Like a hot air balloon breaking free of its ties, his heart began to float upwards. Never before had he felt the grasp of joy so close at hand.
He looked at her. What an amazing woman… Every bit Giancarlo’s daughter, but so much more. She had more courage than her father. She would have gone ahead with motherhood alone—done it all without him. She could have turned her back on him and he would not have found it in his heart to hate her for it. But she was giving them all a chance to be together. He could see that so clearly and it filled him with love.
He felt the rush of the words in his mouth, but he stopped himself. Never before had he used them. He wasn’t afraid to say it, but he’d never found a woman he felt he could love. His mother had been his Madonna, and mortal women just didn’t come close.
Strong, beautiful, courageous Coral.
She was surely the one woman in the world for him. And she was going to marry him. Grudgingly, and only for the sake of their son, but she was going to marry him.
He couldn’t tell her that he loved her straight away. He would have to be sure he didn’t frighten her—or horrify her, the way he had when he’d proposed. Things were just beginning to fall into place. There was nothing to be gained from rash, emotional declarations now.
He steeled himself, reeling his feelings back in, closing them down and feeling reassuring self-containment descend upon him once again.
For a few moments the peaceful sounds of a couple breakfasting were all that could be heard, and that felt good. This was what it was going to be like. A normal, happy little family…
Then, with a whoosh of air, the maid opened the French doors just as the heavy throb of a jet’s engines roared its arrival. It tore through the quiet morning and they both turned their faces upwards, watching for a moment as the plane circled and then began to land.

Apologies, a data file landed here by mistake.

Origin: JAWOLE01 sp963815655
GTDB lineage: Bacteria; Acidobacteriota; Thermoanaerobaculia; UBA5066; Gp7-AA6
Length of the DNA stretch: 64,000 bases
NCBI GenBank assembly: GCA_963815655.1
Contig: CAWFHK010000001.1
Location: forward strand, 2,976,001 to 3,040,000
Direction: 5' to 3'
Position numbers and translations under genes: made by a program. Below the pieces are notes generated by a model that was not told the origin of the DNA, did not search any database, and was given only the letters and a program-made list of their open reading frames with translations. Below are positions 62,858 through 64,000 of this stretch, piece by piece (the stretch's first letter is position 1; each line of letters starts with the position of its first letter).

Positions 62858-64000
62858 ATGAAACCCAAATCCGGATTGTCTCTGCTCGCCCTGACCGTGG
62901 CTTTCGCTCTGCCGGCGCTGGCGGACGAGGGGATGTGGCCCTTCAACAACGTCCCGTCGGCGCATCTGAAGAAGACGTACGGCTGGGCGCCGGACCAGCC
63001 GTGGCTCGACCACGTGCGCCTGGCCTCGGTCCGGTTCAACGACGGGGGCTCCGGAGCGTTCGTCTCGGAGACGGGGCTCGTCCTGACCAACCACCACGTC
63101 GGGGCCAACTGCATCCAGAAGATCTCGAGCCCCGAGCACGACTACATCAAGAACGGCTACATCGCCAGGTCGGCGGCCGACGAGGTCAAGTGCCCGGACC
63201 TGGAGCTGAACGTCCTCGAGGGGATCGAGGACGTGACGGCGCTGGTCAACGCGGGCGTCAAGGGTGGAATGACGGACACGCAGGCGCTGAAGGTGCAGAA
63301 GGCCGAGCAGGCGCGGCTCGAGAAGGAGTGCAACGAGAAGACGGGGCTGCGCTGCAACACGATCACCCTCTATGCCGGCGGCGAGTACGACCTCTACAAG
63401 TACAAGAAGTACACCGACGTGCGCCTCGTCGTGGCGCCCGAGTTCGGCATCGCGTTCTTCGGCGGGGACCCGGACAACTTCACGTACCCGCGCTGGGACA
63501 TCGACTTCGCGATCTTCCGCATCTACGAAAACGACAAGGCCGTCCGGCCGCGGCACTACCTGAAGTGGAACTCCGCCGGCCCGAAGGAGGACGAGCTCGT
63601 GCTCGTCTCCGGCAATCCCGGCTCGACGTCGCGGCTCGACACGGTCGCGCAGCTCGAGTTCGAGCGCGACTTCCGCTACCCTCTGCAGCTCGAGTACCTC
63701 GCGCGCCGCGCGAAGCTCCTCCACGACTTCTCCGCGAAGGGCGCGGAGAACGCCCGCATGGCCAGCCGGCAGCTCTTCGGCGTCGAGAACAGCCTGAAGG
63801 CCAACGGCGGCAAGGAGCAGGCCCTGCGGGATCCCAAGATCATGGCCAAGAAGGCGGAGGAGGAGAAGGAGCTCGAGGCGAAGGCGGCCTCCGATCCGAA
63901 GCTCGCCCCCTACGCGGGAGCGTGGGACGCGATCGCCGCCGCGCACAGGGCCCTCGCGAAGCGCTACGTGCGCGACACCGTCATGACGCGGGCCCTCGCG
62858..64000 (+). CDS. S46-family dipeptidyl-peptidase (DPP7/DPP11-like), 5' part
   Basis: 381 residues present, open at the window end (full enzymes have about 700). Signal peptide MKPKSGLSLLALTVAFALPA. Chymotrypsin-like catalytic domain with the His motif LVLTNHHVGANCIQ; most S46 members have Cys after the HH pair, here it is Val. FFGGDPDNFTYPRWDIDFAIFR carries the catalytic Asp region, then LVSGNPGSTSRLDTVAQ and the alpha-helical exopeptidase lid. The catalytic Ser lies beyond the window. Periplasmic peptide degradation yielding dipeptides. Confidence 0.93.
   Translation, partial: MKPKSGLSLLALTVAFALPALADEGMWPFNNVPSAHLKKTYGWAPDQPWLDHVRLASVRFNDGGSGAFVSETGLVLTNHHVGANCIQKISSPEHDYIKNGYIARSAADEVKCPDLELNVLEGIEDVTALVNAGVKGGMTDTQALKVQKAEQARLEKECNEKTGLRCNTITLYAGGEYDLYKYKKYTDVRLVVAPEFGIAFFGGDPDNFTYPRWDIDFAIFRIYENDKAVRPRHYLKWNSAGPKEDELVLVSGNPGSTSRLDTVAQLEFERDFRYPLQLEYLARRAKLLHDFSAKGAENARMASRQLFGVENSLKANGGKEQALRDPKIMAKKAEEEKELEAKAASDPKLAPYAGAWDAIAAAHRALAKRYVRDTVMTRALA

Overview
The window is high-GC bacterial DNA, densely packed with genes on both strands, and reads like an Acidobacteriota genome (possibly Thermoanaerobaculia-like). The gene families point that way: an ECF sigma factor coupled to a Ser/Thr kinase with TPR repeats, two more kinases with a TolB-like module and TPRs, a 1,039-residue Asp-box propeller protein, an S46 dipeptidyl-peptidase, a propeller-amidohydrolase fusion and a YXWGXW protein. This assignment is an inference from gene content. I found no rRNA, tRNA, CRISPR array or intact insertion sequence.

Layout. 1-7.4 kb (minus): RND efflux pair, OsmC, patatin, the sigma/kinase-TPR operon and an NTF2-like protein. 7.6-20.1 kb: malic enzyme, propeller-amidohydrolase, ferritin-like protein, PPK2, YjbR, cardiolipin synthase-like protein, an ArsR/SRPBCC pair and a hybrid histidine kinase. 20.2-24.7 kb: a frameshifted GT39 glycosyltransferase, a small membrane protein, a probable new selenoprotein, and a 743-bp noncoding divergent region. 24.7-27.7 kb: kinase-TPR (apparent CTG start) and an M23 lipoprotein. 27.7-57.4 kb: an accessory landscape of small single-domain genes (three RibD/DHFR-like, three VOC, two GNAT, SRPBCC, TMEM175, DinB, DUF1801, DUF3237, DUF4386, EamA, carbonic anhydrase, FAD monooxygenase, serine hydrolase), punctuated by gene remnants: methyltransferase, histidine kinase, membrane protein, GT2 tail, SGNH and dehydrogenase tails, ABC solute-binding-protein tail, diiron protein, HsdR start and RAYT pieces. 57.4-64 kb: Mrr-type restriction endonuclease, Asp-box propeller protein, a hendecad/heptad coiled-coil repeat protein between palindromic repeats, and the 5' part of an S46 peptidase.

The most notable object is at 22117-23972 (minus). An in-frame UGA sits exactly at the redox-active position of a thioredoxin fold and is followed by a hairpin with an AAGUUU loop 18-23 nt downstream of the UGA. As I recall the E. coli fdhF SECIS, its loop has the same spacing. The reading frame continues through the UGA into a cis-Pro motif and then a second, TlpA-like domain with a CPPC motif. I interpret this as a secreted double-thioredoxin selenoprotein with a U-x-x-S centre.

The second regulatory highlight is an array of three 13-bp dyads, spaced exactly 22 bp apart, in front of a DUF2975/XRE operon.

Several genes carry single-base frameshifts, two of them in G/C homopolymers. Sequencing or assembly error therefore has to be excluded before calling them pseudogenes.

Raffaele’s buoyant heart sank with each hundred feet of the plane’s descent.
‘He’s here already?’ said Coral, turning to him, a look of resigned dread on her face.
‘Looks like it,’ he replied. ‘It has to be done, Coral. Things will feel better when this last piece of the jigsaw is in place.’
‘I hope you’re right,’ she said. ‘But something tells me the grand family reunion might not turn out to be what I imagine.’
She stood then, and shook her hair in that lioness way she had. She smoothed her hands over her bump and only then did he notice a slight tremor. Her fingers were shaking. She was right on the edge. Dear God, but he so wanted to hold her, kiss her, love her the way his gut was telling him to.
‘I’d better go and get ready. I’m twenty-five years late as it is.’
‘Coral—’ he said. But he spoke into the air.
She was already halfway to the door, thanking the maid warmly and then heading off down the hallway.
He turned and stared out through the open French doors, then in two strides made his way through them and out into the morning.
This was a meeting that was long overdue.
Once more he trotted down the cliffside path and along the curve of the bay to the old villa. The sky was clear and the morning brisk and fresh. His head was leaden with lack of sleep, but he knew that each step brought him closer to the end of his hurt and the beginning of his happiness.
The dogs trotted by his side, as they always did. Their ears were back—they felt the strain, too. Through the patchy scrub of the hedgerows a motorbike thundered past.
He felt the fist around his heart tighten.
He mounted the steps to the portico, clicked his fingers and the dogs dropped to the ground. But even as he entered he could feel the buzz of tension that Salvatore always carried with him.
The whole house was on edge. Staff scuttled past him, their eyes flicking him a smile but their heads bowed. He walked on through the hallway—past the Testinos and the ghosts of the fashion shoot.
He found him in the lounge, his face buried in his phone.
‘What do you make of this place? Amateurs—all of them,’ he said, barely glancing up. ‘I fly two thousand miles and Chef isn’t even here with my favourite dishes. He’s at yours, I’m told. What’s going on, Raffa? You don’t normally pull rank.’
Raffaele walked in slowly, taking his place in the centre of the room.
‘You were expected tonight. We arrived last night, so Chef was with us. This morning I had fruit on my porridge. It made a pleasant change.’
‘We? Us?’ Salvatore said uninterestedly.
He threw himself down on the leather sofa and lay back, his dirty heels on the white calfskin—a pathetic little act of defiance against Giancarlo’s rules. But he didn’t raise his eyes, and for once Raffa let it slide.